The Definitive Edition tries to remedy this steep difficulty curve. It introduces players more gently into the unforgiving world of Rivellon with a new (optional) tutorial stage that better explains the multitude of mechanics that players will need to rely on. For those that find the difficulty too daunting or are more interested in the story and the world, there is also a new Story mode. This is a more casual difficulty option than the game’s existing “Easy” Explorer mode, and reduces the complexity of fights significantly.
The Journal, which operates as both a quest log and a story-tracker, has also received a complete overhaul. In the original version, the Journal was cumbersome and unhelpful – with the sheer number of quests that you could have running simultaneously, it became very difficult to manage, very quickly. On top of that, a lot of the information was vague, providing little assistance to a player on how to progress a quest. The Definitive Edition addresses these criticisms, reworking the entire Journal to be more intuitive and easily understood, and distinguishing between lore and quest-related entries.
Perhaps the biggest change to the Definitive Edition relates to the story itself. A common complaint from the game’s player base was that the last act suffered from a few pacing issues, slowing things down when it should be ramping them up. One of the six origin characters, the aforementioned pirate dwarf Beast, also had a pretty lackluster story arc when compared with the others. Larian Studios has taken this feedback to heart, adding over 100 000 words to the script which further fleshes out character motivations and key story points.
They’ve also added a few more nasty confrontations into the last act, giving you more opportunities to strategise, dominate, or die. These changes and improvements should definitely prove meaty enough to encourage a new play through for existing fans (if they can spare the odd 80 to 100 hours again – game is LONG), while also providing a more well-paced experience for newcomers.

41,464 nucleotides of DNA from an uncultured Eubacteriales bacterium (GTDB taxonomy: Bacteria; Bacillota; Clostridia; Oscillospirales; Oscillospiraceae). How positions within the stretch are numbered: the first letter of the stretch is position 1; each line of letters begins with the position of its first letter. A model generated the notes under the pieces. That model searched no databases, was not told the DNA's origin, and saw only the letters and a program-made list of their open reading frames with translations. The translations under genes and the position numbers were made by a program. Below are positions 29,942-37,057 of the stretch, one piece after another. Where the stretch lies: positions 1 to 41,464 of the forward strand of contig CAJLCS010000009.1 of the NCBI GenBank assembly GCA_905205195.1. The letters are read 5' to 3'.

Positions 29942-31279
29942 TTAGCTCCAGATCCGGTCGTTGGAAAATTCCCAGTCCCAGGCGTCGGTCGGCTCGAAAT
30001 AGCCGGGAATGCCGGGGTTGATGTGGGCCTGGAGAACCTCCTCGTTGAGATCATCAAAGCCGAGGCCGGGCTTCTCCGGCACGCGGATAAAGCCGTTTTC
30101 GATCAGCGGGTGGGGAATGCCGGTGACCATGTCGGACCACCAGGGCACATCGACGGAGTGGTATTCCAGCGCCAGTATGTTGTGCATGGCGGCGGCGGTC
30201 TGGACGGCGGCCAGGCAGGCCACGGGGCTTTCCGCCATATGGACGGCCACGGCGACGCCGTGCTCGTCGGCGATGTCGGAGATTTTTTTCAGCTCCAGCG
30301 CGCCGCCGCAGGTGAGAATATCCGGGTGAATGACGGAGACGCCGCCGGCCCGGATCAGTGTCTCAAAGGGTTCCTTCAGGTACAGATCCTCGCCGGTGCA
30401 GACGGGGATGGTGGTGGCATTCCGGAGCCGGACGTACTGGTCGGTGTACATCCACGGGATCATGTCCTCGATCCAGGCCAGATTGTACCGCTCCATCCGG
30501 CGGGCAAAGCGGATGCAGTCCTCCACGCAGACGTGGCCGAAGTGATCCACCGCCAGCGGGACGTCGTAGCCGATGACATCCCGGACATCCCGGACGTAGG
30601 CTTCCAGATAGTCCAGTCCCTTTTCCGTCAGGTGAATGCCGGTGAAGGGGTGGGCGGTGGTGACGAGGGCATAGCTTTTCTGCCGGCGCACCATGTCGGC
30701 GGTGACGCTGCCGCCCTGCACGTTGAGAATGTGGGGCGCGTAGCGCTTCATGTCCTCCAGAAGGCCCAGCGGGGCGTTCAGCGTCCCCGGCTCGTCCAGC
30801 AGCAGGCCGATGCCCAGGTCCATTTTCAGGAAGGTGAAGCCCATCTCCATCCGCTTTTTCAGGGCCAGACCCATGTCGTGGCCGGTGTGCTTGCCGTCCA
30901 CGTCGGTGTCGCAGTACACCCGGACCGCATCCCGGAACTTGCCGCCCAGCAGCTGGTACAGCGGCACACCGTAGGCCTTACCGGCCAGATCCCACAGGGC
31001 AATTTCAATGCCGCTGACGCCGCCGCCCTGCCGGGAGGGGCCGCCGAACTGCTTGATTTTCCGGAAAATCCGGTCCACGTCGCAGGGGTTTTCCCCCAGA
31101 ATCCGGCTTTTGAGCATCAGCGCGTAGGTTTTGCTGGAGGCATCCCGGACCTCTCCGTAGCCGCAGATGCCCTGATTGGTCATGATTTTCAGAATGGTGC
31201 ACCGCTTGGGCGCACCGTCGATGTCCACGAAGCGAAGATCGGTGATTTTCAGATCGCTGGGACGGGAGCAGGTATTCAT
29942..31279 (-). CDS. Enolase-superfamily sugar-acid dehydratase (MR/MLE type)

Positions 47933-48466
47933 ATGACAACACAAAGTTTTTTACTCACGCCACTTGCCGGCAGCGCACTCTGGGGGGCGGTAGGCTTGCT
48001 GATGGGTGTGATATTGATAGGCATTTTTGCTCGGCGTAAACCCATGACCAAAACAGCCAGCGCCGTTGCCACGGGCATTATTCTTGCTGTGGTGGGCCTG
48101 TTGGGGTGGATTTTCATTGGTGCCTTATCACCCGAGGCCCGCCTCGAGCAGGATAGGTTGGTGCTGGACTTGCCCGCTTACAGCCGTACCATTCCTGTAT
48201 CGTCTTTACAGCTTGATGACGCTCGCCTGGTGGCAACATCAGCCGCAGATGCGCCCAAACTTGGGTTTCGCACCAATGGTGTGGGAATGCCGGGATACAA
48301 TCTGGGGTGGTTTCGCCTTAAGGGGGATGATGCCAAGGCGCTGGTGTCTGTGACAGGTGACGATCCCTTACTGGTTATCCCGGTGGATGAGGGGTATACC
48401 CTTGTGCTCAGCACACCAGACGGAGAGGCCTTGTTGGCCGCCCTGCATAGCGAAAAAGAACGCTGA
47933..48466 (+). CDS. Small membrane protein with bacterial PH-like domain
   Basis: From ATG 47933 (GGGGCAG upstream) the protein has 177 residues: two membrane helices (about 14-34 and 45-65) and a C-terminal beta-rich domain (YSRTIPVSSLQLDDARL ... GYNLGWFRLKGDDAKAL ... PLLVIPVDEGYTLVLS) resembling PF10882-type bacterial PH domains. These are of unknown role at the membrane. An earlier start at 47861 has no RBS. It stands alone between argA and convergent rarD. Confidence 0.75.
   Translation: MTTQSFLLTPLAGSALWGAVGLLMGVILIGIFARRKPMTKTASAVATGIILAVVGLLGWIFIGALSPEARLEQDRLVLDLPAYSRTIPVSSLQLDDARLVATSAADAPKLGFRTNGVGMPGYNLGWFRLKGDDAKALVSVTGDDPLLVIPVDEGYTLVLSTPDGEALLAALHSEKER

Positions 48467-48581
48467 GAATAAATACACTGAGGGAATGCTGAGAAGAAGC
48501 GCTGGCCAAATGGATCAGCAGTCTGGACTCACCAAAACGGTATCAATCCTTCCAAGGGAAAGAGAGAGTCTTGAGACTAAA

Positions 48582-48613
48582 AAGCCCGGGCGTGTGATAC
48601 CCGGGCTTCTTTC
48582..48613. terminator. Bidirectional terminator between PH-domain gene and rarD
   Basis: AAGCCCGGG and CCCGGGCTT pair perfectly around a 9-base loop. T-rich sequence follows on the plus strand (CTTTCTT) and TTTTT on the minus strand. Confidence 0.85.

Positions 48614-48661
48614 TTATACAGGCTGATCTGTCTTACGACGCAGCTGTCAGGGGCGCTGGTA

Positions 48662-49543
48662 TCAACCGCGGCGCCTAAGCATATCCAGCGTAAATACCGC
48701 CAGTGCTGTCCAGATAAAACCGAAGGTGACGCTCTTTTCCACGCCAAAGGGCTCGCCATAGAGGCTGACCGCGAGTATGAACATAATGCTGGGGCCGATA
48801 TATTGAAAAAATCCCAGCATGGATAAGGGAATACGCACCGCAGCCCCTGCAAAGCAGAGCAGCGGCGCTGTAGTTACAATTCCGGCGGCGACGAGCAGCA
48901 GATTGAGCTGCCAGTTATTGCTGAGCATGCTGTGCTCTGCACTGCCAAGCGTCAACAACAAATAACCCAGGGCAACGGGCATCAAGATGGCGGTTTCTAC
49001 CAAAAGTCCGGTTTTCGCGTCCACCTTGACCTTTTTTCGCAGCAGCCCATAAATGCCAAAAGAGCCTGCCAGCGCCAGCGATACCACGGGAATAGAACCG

Changes to story and gameplay aside, the Definitive Edition does a fine job technically in transitioning from PC to console (side note: the Definitive Edition is also available as a free update to existing owners of the PC version). Apart from slightly longer load times on the PS4, I couldn’t find any noticeable difference in performance between my first play through of Divinity: Original Sin 2 on PC and the Definitive version on PS4. The game still looks and plays beautifully, with only the occasional frame rate drop, usually before an autosave or if the screen is overwhelmed with elemental effects.
The Definitive Edition has also been optimised for controller-play, with very welcome user-interface changes that make it easier to manage your inventory and party members. Keyboard and mouse will always be king for these types of games, but using a controller wasn’t nearly as much of a pain as I thought it would be. Best of all, the Definitive Edition on console allows for two player couch co-op, seamlessly transitioning between shared and split screens if you and a friend decide to explore different parts of the map simultaneously.
Apart from the aforementioned steep learning curve for newbies, my only real complaint with the console adaptation is that the skill bar is still pretty tedious to manage – it was already clumsy even with a mouse and keyboard, and it hasn’t been made much easier to use in the Definitive Edition.
The Bottom Line
Ultimately, the Definitive Edition of Divinity: Original Sin 2 lives up to its name. Larian Studios have clearly put a lot of effort in to deliver the best possible experience they can for players, and it shows. They’ve polished what was already a remarkable product, implementing significant quality-of-life improvements that directly addresses the original version’s weaknesses. If you have ever had any interest in exploring the harsh, magical and often hilarious world of Rivellon, there really is no better time to do so than now.